And Morgan Stanley predicts that by 2020, online gambling in the U.S. will produce the same amount of revenue as Las Vegas and Atlantic City markets combined bring in today: $9.3 billion.
Indian tribes are also moving to get into the online gold rush.
Two groups of tribes have already formed alliances to explore offering Internet gambling, and in April, the Cheyenne-Arapaho Tribe reached a deal with Oklahoma allowing the tribe to offer Internet gambling to customers outside the U.S. through its pokertribes.com web site. The Shoshone tribe in Nevada has a deal with an online company to offer similar Internet gambling to foreign customers in a venture that could go live in May.
States across the country are also turning to the Internet to boost sales of their lottery tickets. Twelve states have either approved or are considering selling lottery tickets online, and Georgia and Illinois are already doing it.
What types of games can be played for money online varies by state.
New Jersey will offer people within the state all the games patrons can play in physical casinos. Delaware will do the same, along with bingo. Nevada only offers poker. A proposed Internet betting law in Massachusetts would prohibit online slot machine games.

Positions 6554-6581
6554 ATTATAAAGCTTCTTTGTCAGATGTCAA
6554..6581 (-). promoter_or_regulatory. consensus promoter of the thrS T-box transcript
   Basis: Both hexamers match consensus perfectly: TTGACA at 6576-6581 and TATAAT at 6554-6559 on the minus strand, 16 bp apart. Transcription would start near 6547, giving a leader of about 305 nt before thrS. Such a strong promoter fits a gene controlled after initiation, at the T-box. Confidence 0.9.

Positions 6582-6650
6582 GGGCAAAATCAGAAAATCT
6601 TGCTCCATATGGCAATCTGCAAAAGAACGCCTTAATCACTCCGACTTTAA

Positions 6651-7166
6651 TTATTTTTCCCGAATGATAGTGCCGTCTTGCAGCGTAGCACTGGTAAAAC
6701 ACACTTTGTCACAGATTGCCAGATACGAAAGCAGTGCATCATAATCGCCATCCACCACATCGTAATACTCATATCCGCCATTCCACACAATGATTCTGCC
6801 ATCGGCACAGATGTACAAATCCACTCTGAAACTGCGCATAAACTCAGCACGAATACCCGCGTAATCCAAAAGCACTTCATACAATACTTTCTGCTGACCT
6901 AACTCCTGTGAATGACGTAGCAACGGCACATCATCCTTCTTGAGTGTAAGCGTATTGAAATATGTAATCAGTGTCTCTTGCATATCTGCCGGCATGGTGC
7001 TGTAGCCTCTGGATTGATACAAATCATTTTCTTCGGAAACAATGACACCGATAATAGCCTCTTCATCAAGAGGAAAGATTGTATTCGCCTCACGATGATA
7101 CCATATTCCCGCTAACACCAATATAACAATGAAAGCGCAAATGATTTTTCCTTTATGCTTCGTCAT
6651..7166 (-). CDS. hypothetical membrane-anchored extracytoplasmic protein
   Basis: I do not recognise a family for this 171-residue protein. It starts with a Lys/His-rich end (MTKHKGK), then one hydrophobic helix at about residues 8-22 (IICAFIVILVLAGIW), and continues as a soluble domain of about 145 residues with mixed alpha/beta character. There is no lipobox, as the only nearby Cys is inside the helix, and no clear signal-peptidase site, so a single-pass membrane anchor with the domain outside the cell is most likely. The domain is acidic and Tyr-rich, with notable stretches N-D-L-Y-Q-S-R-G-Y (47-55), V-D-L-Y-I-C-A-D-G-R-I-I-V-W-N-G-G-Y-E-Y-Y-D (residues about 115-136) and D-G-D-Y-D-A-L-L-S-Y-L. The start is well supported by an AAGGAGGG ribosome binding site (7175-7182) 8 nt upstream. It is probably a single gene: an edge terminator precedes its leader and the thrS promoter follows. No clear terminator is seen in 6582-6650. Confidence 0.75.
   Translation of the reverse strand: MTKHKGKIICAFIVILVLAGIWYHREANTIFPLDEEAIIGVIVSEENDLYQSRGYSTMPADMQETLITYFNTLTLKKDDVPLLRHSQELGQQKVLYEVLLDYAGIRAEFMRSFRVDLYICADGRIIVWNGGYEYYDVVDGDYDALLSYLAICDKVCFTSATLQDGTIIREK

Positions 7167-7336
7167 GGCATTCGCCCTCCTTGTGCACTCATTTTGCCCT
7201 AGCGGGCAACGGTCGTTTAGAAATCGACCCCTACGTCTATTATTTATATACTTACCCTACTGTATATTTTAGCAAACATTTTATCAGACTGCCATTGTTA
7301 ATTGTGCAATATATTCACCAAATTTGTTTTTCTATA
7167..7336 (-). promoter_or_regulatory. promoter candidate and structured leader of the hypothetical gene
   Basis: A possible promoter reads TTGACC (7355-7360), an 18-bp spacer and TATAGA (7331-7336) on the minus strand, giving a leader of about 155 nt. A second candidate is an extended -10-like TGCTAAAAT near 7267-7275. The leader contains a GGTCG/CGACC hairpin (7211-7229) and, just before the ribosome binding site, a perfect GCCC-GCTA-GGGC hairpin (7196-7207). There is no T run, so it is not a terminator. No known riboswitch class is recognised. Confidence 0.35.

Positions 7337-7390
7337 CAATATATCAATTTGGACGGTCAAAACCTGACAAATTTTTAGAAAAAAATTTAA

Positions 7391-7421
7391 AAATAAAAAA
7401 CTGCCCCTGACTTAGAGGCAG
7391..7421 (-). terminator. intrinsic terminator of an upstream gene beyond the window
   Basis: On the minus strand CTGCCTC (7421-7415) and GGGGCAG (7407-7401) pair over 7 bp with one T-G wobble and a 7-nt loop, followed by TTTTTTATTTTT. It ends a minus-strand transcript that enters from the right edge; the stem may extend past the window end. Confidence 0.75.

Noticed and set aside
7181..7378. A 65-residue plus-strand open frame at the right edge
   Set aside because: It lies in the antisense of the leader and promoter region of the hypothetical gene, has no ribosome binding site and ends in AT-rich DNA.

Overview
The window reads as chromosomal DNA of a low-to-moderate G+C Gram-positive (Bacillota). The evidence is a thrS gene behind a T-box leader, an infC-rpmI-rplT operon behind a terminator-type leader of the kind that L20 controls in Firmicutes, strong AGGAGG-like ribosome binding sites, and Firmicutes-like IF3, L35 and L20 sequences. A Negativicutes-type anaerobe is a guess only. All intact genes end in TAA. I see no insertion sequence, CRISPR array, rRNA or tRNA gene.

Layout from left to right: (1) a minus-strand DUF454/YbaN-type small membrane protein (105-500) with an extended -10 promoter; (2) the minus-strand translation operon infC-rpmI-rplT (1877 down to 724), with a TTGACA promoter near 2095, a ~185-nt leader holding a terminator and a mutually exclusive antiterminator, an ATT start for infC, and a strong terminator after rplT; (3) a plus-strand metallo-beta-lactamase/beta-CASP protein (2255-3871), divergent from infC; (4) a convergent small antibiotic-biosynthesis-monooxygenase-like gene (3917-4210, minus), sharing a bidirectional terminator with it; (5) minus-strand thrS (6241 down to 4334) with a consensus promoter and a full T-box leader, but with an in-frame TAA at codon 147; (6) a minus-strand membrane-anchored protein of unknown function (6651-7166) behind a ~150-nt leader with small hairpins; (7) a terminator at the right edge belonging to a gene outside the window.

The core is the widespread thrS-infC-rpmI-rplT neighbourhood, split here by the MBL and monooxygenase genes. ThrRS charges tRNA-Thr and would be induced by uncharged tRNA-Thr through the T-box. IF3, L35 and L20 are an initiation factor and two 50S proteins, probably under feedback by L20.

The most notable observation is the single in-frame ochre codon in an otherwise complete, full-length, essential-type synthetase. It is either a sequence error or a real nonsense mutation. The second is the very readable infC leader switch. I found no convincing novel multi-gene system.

But in most cases, the games can be accessed through computers, portable tablet devices and smartphones - putting a casino or a card game within reach at 3 a.m. in the kitchen, in the middle of the day at the beach, or on a crowded commuter train.
With the Internet putting legal gambling directly into so many more hands, some are concerned about an increase in problem gambling, particularly when social media sites offer real-money gambling in the U.S., as some do already in other countries. Zynga, for instance, began taking real-money bets earlier this year in England, and its stock price jumped 15 percent in a day.
"Compulsive gambling is an impulse disease: you get an urge, you jump in your car and drive to Atlantic City or you call your bookie and then wait to see the result of the game you bet on," said Arnie Wexler, the former chairman of New Jersey's Council On Compulsive Gambling and himself a recovered problem gambler. "Now you have Internet gambling and you wake up in the middle of the night and in your birthday suit, you can blow a lot of money. I know one guy who lost $30,000 in one night of Internet gambling."